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Originally published March 26 2014

Study touts spirulina as functional food for diabetes management

by PF Louis

(NaturalNews) Many have raved about superfood spirulina's overall health benefits, and there have been studies supporting their claims. One study in Korea focused on type II diabetes patients to determine if spirulina would alleviate diabetes symptoms enough to be considered a valuable functional food, a food that goes beyond supplying normal nutritional needs, or a superfood.

The researchers recruited 37 diabetics who were making regular clinic visits for their condition. They were randomly assigned as study subjects consuming spirulina or as part of a control group without spirulina. The spirulina group was given 8 grams per day, a pretty hefty amount considering how light the powder is.

Both groups were required to maintain their usual diets without adding any other functional foods or supplements for the 12-week duration of the study. Spirulina supplementation had no affect on BMI (body mass index) but a significant decrease in serum triglyceride levels and blood pressure, which is common among diabetes 2 sufferers.

Spirulina also significantly reduced plasma malondialdehyde levels, which are biomarkers for oxidative stress. Spirulina subjects also experienced a rise in plasma adiponectin levels, which are associated with increased insulin sensitivity and decreased heart attack risk.

So the increased adiponectin levels indicate a potential reversal of diabetes 2 and lower risk of heart attacks.

The researchers also noted that spirulina was more effective among those studied who were suffering from dyslipidemia, a condition of poor lipid (fat) digestion that leads to higher lipid (triglyceride and cholesterol) counts common among diabetes 2 patients.

They concluded: "This study provides the evidence for beneficial effects of spirulina supplementation on blood lipid profiles, inflammatory variables, and antioxidant capacity in Korean patients with type 2 diabetes. The results suggest that spirulina is a promising agent as a functional food for diabetes management."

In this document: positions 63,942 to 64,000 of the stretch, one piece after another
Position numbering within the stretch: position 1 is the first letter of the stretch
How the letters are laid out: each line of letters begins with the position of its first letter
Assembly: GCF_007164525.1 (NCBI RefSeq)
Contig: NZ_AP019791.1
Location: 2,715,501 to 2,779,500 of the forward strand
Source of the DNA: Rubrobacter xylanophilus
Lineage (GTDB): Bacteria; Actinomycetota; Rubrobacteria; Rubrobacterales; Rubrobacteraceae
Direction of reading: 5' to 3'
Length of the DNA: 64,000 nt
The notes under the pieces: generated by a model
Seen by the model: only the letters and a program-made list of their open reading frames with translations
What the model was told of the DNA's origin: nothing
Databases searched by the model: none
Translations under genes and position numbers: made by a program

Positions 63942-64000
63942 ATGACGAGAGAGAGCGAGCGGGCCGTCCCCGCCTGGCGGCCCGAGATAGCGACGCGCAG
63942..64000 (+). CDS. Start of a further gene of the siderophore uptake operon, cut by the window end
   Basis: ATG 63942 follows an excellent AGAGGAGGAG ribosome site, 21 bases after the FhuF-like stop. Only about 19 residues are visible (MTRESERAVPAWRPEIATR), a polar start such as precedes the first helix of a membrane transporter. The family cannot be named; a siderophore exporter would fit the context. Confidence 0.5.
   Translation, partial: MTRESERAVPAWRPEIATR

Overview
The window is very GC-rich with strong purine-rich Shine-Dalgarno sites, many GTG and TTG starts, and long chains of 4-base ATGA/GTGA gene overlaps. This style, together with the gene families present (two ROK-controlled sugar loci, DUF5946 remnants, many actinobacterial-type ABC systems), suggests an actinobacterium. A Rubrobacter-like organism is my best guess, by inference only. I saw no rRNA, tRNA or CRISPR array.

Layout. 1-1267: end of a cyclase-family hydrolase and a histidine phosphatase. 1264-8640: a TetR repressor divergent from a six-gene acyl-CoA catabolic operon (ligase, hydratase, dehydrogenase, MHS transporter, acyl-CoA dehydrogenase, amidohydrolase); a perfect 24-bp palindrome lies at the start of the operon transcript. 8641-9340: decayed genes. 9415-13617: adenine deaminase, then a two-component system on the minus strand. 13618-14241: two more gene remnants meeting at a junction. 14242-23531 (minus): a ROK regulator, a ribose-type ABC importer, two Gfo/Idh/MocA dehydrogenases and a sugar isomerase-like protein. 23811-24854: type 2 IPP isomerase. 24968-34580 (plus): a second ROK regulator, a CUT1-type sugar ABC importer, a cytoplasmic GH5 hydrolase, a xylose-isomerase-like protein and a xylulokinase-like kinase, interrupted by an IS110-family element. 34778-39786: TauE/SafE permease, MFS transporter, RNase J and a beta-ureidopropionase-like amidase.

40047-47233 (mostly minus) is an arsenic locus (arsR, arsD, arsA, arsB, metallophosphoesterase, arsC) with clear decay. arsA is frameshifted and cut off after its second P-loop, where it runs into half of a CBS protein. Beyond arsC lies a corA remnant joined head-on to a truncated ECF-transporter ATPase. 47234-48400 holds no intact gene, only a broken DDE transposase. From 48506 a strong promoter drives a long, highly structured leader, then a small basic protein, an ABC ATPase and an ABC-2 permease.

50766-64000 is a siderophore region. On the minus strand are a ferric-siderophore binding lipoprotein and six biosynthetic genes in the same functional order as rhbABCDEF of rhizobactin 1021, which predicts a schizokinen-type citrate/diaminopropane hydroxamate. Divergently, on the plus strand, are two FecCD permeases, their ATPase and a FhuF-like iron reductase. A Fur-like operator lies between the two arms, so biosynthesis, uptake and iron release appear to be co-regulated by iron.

It doesn't get much better than that. But there is another side to the spirulina and blue-green algae story.

Spirulina and blue-green algae buyer beware caveat

Yes, there are many benefits from spirulina. But the blog offers some compelling evidence from Dr. Michael Greger of that shows the potentially dark side of blue-green algae especially, and spirulina. But thus far, he knows of no downsides with chlorella.

Dr. Greger does acknowledge the benefits of spirulina and blue-green algae but also points out the potential health risks of liver damage and neurodegenerative disease.

He cites studies that have discovered hepatoxins that can damage the liver in spirulina and neurotoxins from blue-green algae. Some say there is little or no difference between the two, but there are several different algae strains.

The neurotoxin that can be created from blue-green algae is BMAA (beta-N-methylamino-L-alanine). Dr. Greger claims BMAA can be found in two places, in the brains of patients with Alzheimer's, Parkinson's and other neurodegenerative diseases and on the shelves of health food stores that display blue-green algae products.

Dr. Greger adds that testing each batch for purity would eliminate those issues, though he feels most producers of blue-green algae or spirulina won't, because it's too costly.

So if you're interested in either, you should follow the buyer beware caveat. One good source of blue-green algae would probably be E3Live, which claims to have stringent quality control with their Klamath Lake AFA blue-green algae.

You are invited to check out the sources below or above to reach your own decision, or switch to green algae chlorella.

Sources for this article include:

The Korean Study:

The blog that introduced the dark side of blue-green algae and spirulina from Dr. Greger:

An informative Rich Noll interview of Dr. Greger:

A collection of Dr. Greger's short videos on blue-green algae, spirulina, and chlorella:

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